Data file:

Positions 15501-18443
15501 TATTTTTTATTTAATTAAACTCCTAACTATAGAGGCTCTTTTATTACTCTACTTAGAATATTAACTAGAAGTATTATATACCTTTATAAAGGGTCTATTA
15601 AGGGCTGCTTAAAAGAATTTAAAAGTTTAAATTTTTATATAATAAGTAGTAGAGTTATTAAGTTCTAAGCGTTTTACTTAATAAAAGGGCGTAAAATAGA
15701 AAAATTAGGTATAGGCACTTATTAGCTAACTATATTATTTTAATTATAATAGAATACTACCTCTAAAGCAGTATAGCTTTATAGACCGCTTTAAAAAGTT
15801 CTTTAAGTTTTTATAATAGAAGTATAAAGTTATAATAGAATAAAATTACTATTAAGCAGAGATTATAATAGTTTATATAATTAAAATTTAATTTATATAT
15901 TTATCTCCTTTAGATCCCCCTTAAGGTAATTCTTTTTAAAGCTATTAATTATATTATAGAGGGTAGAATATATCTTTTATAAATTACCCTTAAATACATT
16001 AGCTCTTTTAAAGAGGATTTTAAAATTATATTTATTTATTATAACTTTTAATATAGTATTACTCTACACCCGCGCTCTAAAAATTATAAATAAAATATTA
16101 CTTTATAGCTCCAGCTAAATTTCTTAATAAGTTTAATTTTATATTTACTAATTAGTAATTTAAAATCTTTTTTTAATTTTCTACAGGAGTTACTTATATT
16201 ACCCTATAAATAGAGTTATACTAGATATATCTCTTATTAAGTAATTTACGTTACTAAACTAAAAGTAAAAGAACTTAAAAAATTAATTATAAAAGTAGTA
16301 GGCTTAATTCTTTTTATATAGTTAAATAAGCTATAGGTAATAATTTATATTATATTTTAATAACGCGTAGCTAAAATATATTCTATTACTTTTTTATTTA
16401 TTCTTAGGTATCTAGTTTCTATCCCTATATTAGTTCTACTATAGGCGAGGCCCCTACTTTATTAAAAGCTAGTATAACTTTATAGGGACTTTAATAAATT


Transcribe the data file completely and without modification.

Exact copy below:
Positions 15501-18443
15501 TATTTTTTATTTAATTAAACTCCTAACTATAGAGGCTCTTTTATTACTCTACTTAGAATATTAACTAGAAGTATTATATACCTTTATAAAGGGTCTATTA
15601 AGGGCTGCTTAAAAGAATTTAAAAGTTTAAATTTTTATATAATAAGTAGTAGAGTTATTAAGTTCTAAGCGTTTTACTTAATAAAAGGGCGTAAAATAGA
15701 AAAATTAGGTATAGGCACTTATTAGCTAACTATATTATTTTAATTATAATAGAATACTACCTCTAAAGCAGTATAGCTTTATAGACCGCTTTAAAAAGTT
15801 CTTTAAGTTTTTATAATAGAAGTATAAAGTTATAATAGAATAAAATTACTATTAAGCAGAGATTATAATAGTTTATATAATTAAAATTTAATTTATATAT
15901 TTATCTCCTTTAGATCCCCCTTAAGGTAATTCTTTTTAAAGCTATTAATTATATTATAGAGGGTAGAATATATCTTTTATAAATTACCCTTAAATACATT
16001 AGCTCTTTTAAAGAGGATTTTAAAATTATATTTATTTATTATAACTTTTAATATAGTATTACTCTACACCCGCGCTCTAAAAATTATAAATAAAATATTA
16101 CTTTATAGCTCCAGCTAAATTTCTTAATAAGTTTAATTTTATATTTACTAATTAGTAATTTAAAATCTTTTTTTAATTTTCTACAGGAGTTACTTATATT
16201 ACCCTATAAATAGAGTTATACTAGATATATCTCTTATTAAGTAATTTACGTTACTAAACTAAAAGTAAAAGAACTTAAAAAATTAATTATAAAAGTAGTA
16301 GGCTTAATTCTTTTTATATAGTTAAATAAGCTATAGGTAATAATTTATATTATATTTTAATAACGCGTAGCTAAAATATATTCTATTACTTTTTTATTTA
16401 TTCTTAGGTATCTAGTTTCTATCCCTATATTAGTTCTACTATAGGCGAGGCCCCTACTTTATTAAAAGCTAGTATAACTTTATAGGGACTTTAATAAATT